Featured Fertility Publications
Collins,D. C. Miles, C. Cogger, R. Koenig. 2013. Pacific Northwest Extension Publication PNW646.
Collins, D. 2012. Washington State University Extension. EM050E.
Soil Scientist Doug Collins published an article on Readthedirt.org that explains his research on how and when soil nutrients are available to crops.
Steury, 2011. Article highlighting CSANR soil research in Washington State Magazine.
Mullinix, K. and Granatstein, D. 2011. Intl. J. Fruit Sci. 11:74-87.
The WSU Puyallup Research Center faculty have conducted extensive work on compost, manure and biosolids. This website provides information on yard waste and food waste composts, clopyralid, calculating bulk density, nutrient management for organic systems and compost facility operator training events. The site has links to the Compost Mix Calculator the Organic Fertilizer Calculator and Center research publications.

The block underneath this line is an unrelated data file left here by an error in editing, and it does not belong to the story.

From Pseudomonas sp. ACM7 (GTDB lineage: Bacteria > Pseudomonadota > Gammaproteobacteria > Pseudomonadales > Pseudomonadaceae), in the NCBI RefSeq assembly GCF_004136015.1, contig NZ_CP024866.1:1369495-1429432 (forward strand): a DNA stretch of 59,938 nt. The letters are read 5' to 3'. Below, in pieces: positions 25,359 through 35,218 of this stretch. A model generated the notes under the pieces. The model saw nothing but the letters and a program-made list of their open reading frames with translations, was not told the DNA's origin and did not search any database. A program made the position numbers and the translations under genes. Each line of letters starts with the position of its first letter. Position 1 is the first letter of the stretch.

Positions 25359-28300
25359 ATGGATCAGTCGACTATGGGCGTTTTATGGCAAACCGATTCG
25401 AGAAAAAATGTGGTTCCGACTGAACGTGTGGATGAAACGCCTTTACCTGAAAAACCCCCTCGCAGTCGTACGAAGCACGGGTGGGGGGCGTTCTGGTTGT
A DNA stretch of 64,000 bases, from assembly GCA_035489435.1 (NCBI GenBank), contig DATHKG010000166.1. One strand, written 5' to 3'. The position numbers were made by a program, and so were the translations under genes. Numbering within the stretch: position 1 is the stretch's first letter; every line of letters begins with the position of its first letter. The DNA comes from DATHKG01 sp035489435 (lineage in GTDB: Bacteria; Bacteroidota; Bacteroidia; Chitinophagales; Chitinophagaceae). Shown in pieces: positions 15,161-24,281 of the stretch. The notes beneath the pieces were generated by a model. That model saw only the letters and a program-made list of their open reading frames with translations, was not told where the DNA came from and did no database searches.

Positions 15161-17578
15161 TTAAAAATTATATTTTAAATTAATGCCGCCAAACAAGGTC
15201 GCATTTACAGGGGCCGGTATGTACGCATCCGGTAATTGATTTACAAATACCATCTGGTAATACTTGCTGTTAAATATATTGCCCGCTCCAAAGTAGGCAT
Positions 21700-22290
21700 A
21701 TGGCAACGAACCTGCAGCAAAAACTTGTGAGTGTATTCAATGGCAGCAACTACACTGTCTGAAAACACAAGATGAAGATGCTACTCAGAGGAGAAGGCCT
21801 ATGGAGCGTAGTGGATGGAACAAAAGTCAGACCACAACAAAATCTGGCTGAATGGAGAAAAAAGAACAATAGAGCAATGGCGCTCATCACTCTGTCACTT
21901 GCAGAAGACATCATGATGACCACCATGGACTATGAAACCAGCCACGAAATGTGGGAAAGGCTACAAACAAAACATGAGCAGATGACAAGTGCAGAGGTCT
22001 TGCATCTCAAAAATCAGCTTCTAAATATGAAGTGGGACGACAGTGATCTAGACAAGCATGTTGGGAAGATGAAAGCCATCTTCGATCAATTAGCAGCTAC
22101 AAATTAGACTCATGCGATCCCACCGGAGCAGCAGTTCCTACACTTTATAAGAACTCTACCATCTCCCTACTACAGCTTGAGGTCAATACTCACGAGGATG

Recorded webinar (online presentation) from Jan 2011 by Craig Cogger, Crop and Soils Scientist and Extension Educator. This seminar discusses research and guidelines on soil amendment choices based on use, nitrogen availability, carbon sequestration potential, handling nutrient imbalances in organic amendments, and an update on herbicide issues in some composts.
Additional Fertility Publications
Video of keynote address by Chad Kruger at the 26th Annual BioCycle West Coast Conference April 2012.
This webinar highlights recent research by Rita Hummel of WSU on struvite as a phosphorus source for greenhouse production of bedding plants and vegetable starts. Her research includes struvite derived from municipal wastewater and dairy manure. Craig Cogger opened the webinar with a brief overview of the phosphorus challenge. After Rita’s presentation of greenhouse research results, Keith Bowers discussed struvite production as one phosphorus removal technology for wastewater at livestock, food processing, and public sewage treatment sites. The webinar closed with a brief summary by Craig and an open question period.
WSU scientist Lynne Carpenter-Boggs is working with an international group of scientists to help find bean varieties and microbial inoculates that will improve yields on the ancient soils that farms in many parts of Africa must contend with. Dr. Carpenter-Boggs took a Flip camera to Africa and shot some wonderful footage of farms, people and animals.